Senior Launch instead focuses on seniors who have taken high school courses and completed graduation requirements, but want to get a head start on college. It also allows them to select from a wider variety of Chemeketa classes.

Each district high school invited students like Espinoza who were eligible to graduate early to apply to Senior Launch. High schools focused recruitment on first-generation and lower income students.

Chemeketa offered the seniors free reign of its catalog and extra help with enrollment and adjusting to the college workload.

“We did a lot of hand-holding, probably more so than we do with a traditionally admitted student but because a lot of the students were … first generation or low-income students we felt that’s what they needed at this point,” said James McNicholas, student recruitment manager at Chemeketa.

McNicholas sees the program as one pathway to boosting Chemeketa’s enrollment, which has declined for years alongside other community colleges and was hit especially hard following the shift to online classes during the pandemic.

Though some students will take their Chemeketa credits to four-year colleges or elsewhere, he expects others will stay at the college for a two-year degree and will be more successful for getting a head start.

“If you’re one of the Senior Launch students and you enroll in maybe one or two classes, you get a really good feel for the pace, the workload, a better understanding of what you need to do as a student to balance your life, to balance work and school,” he said.

Brayan Quevedo, 18, a senior at Sprague High School, is getting a head start on a computer science career through Senior Launch. He said the ability to take courses not offered at high school was a big selling point, as was the free tuition.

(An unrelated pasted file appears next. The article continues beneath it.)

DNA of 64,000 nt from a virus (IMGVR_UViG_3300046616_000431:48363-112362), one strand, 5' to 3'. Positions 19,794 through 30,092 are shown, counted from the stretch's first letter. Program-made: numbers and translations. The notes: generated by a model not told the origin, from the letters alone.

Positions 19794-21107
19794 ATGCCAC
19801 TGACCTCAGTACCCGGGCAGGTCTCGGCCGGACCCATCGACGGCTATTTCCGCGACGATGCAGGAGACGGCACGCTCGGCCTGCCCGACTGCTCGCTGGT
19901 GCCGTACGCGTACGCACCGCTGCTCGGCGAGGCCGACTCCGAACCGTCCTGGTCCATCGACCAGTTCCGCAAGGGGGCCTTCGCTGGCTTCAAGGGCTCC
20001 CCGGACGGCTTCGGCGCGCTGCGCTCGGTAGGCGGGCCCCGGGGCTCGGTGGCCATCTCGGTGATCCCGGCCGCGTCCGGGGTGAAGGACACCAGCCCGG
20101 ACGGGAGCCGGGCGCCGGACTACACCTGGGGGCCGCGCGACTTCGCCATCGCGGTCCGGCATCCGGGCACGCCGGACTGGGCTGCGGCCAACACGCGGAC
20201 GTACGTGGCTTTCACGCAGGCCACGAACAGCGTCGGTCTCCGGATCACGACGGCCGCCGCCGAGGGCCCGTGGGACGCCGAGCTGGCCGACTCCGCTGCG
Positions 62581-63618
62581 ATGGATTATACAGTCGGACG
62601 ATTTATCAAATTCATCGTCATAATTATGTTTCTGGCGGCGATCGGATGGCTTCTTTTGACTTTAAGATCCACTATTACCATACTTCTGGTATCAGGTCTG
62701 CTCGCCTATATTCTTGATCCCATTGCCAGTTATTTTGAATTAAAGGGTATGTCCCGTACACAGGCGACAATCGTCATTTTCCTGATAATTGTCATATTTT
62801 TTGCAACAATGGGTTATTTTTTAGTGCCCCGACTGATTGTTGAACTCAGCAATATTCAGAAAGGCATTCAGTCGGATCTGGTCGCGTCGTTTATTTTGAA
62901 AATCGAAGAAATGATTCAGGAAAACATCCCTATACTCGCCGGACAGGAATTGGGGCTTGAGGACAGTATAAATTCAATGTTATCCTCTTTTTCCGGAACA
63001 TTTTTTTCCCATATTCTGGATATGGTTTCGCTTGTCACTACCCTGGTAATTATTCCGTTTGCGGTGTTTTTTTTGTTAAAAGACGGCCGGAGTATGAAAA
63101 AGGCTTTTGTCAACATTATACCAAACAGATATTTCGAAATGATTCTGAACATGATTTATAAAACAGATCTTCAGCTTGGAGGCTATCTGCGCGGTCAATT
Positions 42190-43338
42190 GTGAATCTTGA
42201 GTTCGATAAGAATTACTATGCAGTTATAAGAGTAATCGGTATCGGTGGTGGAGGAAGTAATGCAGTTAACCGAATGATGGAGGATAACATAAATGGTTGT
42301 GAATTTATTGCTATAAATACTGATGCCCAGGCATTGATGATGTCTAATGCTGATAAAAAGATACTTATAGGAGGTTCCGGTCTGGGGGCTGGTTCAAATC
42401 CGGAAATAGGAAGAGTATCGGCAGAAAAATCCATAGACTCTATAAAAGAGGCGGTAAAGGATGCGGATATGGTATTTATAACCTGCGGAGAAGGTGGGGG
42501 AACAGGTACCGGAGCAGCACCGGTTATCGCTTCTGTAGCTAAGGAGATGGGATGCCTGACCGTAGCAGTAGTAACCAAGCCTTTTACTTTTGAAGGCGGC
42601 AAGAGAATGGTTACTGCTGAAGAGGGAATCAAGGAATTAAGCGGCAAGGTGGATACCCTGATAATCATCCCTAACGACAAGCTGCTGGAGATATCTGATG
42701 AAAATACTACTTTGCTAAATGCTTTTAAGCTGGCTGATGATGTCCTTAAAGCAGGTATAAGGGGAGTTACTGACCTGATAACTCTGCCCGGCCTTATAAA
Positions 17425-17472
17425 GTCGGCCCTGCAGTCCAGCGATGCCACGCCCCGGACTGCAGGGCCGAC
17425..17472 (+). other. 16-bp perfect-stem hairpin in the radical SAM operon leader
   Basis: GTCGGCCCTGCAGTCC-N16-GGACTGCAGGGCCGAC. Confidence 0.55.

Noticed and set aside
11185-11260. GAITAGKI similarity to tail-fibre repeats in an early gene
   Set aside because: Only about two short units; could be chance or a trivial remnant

“It’s not just taking your classes at Chemeketa. it’s choosing your future,” Quevedo said. Unlike high school, where many courses are required, he said his Chemeketa classmates are usually in class because they want to be.

“Everyone there is really self-motivated,” he said.

Quevedo became interested in programming in sixth grade after ending up in a computer science elective. Typing practice bored him. But as soon as he began basic programming and saw how he could write code to make a computer display, “Hello, world,” on the screen, he was hooked.

At Chemeketa, he’s taking computer science and chemistry, where he can earn college credit without having to take an Advanced Placement test.

Quevedo’s parents grew up in a village in Mexico and only completed elementary school. His older siblings went to college but struggled making the transition, Quevedo said. That showed him the benefit of having some extra guidance when moving to college.

Jamie Ellis, a Sprague teacher who serves as the school’s Senior Launch coordinator, keeps Quevedo and more than 30 other participating students on track.

“Ms. Ellis, she tracks you down if you don’t tell her what’s going on every week,” he said.

Espinoza is taking business, writing and a class focused on skills to help her transition to a four-year university.

Her classmate Jasmin Albor is enrolled in American Sign Language, a class not offered at North, as well as college algebra.

Both said they’d recommend the program to other seniors so long as they’re prepared to work hard in their classes.

“It’s really, really helping me,” Albor said.

Contact reporter Rachel Alexander: [email protected] or 503-575-1241.